Researchers in Lehigh’s Center for Optical Technologies (COT) have received three NSF grants and one DARPA award for wide bandgap semiconductor research that could lead to highquality, energy-efficient lighting systems as well as lightweight bioterrorism-prevention devices.

The group hopes to reduce the number of defects that occur during fabrication of compound semiconductors, usually in the crystalline structure. Its members are conducting nanoscale experiments into semiconductor substrates, and they are exploring a new field called “spintronics,” in which light signals are employed to manipulate the spin, or orientation, of the electrons of magnetic materials.

The researchers are particularly interested in indiumgallium-nitride semiconductors, which are used to make blue light-emitting diodes (LEDs) and lasers, and in aluminum-gallium-nitride semiconductors, which are used to make ultraviolet LEDs and lasers.

The wide bandgap semiconductor group includes Prof. Volkmar Dierolf of physics; Profs. Helen Chan, Richard Vinci and Slade Cargill of materials science and engineering; and Profs. Nelson Tansu and James Hwang of electrical and computer engineering.

The researchers take a multifaceted approach to defects, which undermine a material’s semiconductor properties and cause faulty devices. Their goal is to reduce the number of defects and confine them to non-light-producing regions of the semiconductor.

Vinci and Chan are attempting to alter the surface of sapphire wafers, commonly used as substrates for semiconductor and laser materials, with nanostructures, thus enabling light-emitting materials to be grown directly on the surface. This will allow Tansu to grow high-quality semiconductors using a process called nanoheteroepitaxy.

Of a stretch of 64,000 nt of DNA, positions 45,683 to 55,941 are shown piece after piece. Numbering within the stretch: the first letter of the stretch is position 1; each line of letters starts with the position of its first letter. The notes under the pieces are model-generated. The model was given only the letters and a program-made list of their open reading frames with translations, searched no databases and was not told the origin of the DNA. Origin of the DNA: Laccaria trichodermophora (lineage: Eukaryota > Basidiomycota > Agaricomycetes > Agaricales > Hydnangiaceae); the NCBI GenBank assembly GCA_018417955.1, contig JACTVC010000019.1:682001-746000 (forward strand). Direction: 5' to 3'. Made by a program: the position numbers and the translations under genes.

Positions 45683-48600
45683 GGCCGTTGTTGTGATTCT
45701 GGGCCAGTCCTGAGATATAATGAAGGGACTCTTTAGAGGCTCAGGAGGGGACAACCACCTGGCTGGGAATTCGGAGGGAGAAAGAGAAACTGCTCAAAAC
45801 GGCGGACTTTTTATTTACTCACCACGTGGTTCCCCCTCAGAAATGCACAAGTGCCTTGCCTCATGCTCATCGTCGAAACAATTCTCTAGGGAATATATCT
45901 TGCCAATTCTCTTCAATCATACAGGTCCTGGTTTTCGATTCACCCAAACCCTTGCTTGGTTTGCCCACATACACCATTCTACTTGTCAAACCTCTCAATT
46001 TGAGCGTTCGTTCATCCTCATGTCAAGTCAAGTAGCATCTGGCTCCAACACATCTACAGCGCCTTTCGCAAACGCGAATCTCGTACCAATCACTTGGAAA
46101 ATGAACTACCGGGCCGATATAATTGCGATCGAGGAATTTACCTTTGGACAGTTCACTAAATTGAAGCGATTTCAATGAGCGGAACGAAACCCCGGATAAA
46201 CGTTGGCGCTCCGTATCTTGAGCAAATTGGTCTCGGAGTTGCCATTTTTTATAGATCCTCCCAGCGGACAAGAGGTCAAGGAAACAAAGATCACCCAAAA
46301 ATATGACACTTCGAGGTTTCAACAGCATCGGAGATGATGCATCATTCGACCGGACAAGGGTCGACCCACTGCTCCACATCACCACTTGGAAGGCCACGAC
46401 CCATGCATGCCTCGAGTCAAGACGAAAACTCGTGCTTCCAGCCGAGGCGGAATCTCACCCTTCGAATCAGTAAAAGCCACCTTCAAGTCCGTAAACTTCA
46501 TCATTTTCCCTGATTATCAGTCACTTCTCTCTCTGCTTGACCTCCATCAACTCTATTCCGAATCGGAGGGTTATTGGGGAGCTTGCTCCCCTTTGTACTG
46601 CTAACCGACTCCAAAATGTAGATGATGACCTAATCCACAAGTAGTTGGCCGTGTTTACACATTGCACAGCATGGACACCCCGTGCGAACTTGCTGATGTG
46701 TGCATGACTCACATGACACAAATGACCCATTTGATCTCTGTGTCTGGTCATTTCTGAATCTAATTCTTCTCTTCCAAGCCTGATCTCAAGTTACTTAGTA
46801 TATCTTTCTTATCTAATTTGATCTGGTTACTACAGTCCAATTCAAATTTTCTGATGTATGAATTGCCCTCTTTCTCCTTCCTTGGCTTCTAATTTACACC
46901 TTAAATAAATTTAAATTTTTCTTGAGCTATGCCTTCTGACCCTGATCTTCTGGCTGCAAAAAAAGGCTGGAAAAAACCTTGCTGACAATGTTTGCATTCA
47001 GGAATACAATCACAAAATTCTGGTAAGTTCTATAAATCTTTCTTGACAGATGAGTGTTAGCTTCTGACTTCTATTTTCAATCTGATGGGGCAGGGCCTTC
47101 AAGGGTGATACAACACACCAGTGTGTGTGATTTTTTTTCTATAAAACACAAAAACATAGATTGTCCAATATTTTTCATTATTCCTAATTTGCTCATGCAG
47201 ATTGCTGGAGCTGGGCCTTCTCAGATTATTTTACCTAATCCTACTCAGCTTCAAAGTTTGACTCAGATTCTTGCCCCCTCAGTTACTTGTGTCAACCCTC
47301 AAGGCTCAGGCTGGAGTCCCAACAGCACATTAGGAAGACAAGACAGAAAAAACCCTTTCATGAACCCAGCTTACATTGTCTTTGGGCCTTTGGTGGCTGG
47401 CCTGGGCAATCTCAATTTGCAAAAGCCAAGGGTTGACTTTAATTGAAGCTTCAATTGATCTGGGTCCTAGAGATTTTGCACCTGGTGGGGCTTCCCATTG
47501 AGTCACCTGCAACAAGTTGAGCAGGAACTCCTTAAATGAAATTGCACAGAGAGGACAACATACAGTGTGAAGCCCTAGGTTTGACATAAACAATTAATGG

Tansu is seeking to improve the nanoscale light-producing capacity of the semiconductor materials for LEDs and lasers.

“We are using quantum mechanics to engineer the atomic arrangement in the nanoscale active regions, such that the rate of light generation is significantly improved,” says Tansu. “This can be done by optimizing the arrangement, composition, thickness and other parameters of the fewer than one dozen atomic layers of semiconductor films that make up a nanoscale active region.”

Dierolf, leader of the wide bandgap team, is characterizing the optical properties of the semiconductor and laser materials at the nano-region. He is also investigating the possibility of making gallium-nitride a ferromagnetic material by doping the compound with ions from rare earth elements.

These efforts are leading him into the field of spintronics, in which scientists and engineers, working at the nanoscale, use an electron’s spin rather than its full charge to create electronic devices.